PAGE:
Tuesday, April 10, 2012

Gridlock: Good for the Economy?

A recent article in the Huffington Post discusses the economic benefits to Gridlock, as perceived by banking giant, Goldman Sachs.  The article outlines the arguments made in a recent Goldman research note.

The economists explain that a divided government is the only way that our government wouldn’t experience a sudden “belt-tightening” at the end of 2012.  They conclude that a Democrat-dominated government would let the Bush Tax Cuts expire, which would have severe economic consequences.  They also conclude that a Republican-dominated government would let stimulus funds expire, which would also be detrimental to our economy.  By retaining a divided government, Congress is more likely to slowly “phase out” both programs through compromise, which would lessen the risk of any sudden drops in stimulus funds or tax cuts.

This argument is an interesting one, because most discussions of Gridlock only mention the negative consequences of the perceived inaction.  But according to the Goldman perspective, both parties’ platforms could be harmful to the economy, and our nation would receive the most benefits with a compromise, rather than with smooth passing of legislation from one party.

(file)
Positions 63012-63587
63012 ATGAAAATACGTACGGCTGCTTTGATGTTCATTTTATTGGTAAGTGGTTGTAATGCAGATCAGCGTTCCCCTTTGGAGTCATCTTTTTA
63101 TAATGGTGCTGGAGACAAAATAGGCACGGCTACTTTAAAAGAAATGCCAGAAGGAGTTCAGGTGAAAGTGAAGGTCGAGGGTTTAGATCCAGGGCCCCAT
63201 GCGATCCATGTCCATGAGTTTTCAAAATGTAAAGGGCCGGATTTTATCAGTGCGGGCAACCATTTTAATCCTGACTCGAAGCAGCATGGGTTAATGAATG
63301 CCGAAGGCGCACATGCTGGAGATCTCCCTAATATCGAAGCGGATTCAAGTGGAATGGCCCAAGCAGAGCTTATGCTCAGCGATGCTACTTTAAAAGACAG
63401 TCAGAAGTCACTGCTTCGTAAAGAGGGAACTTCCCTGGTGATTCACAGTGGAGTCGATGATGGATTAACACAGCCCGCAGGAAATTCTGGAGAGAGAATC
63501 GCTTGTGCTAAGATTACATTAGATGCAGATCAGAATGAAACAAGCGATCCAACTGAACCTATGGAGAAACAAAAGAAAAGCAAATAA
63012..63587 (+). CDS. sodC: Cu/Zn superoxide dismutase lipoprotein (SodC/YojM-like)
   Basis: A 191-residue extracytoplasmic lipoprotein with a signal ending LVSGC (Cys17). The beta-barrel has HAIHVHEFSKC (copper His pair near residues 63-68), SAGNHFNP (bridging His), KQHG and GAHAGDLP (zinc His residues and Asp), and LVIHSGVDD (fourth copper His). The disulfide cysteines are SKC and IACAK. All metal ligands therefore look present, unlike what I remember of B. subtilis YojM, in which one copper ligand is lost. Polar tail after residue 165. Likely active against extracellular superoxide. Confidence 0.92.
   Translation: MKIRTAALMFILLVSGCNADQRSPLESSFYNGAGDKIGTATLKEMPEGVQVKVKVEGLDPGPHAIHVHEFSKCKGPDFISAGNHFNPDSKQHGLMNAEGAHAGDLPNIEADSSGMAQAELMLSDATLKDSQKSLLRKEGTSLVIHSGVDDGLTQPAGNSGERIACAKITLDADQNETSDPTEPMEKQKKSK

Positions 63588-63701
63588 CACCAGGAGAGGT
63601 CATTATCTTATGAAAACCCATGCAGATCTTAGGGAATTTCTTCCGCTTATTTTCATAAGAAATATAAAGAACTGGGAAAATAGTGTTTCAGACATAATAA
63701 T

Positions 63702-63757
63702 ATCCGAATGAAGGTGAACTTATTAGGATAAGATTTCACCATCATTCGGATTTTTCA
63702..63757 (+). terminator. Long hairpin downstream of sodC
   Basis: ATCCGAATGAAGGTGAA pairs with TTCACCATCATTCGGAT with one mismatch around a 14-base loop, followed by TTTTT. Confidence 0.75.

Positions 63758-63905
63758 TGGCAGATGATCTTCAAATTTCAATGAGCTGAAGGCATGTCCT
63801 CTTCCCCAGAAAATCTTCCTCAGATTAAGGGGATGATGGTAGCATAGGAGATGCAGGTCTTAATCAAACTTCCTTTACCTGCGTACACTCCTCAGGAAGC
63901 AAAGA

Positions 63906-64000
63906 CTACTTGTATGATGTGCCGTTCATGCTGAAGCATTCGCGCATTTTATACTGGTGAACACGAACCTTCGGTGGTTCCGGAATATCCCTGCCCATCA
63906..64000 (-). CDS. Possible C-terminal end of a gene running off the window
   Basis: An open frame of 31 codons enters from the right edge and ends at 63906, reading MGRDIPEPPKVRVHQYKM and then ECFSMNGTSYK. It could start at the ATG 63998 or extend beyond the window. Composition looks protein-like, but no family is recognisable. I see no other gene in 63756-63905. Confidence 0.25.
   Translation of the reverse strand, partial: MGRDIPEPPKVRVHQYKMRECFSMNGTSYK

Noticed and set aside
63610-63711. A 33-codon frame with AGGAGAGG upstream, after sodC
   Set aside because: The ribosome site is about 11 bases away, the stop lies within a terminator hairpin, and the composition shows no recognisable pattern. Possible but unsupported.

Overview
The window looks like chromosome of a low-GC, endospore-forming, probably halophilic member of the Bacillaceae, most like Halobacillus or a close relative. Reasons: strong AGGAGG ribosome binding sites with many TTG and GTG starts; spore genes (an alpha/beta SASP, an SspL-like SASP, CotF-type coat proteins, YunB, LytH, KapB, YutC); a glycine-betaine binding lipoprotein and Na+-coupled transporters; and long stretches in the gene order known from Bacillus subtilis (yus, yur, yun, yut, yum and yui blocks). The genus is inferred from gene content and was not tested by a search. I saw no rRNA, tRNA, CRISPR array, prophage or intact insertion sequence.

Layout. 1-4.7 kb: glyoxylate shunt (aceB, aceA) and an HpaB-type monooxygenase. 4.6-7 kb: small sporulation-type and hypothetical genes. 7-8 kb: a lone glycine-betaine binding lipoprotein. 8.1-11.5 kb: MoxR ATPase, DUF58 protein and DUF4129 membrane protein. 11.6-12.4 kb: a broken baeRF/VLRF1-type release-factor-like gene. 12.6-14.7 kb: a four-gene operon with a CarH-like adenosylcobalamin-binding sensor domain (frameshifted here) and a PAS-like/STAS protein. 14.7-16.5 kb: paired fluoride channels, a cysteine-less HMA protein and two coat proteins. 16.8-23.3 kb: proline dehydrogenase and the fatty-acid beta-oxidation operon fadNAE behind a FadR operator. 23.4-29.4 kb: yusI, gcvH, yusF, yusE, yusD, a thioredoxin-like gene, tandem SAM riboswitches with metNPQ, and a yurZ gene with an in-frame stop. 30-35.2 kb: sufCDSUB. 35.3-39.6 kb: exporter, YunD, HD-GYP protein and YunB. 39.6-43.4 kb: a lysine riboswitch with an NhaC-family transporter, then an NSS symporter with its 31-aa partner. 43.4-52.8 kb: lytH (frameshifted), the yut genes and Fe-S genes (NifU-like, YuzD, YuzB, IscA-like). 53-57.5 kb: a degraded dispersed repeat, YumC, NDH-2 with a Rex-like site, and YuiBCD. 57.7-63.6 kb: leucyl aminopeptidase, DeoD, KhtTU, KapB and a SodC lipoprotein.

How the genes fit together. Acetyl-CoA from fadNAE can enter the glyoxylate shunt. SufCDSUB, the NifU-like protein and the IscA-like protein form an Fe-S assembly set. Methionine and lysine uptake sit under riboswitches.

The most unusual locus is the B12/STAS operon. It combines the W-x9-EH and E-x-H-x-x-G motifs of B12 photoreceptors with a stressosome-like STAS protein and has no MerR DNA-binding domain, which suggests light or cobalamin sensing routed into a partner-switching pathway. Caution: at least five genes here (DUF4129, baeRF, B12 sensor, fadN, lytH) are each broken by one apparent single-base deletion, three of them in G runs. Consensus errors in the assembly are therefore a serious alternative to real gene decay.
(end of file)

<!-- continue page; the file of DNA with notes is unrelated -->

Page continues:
1 comment:

  1. I tend to agree with this concept. Both spending cuts and tax increases are likely necessary to control the deficit, but neither party seems willing to embrace the worthwhile elements of the other's platform. The only possible way to get both of these solutions in the end result, it seems, is to place the two parties in a situation where they simply must work with one another or see the country's economic situation rapidly deteriorate. With a less combative political system, some kind of action is more assured, but in form of less thoroughly vetted and more radical policy. I would concur that this extra assurance is easily worth the cost of dealing with gridlock.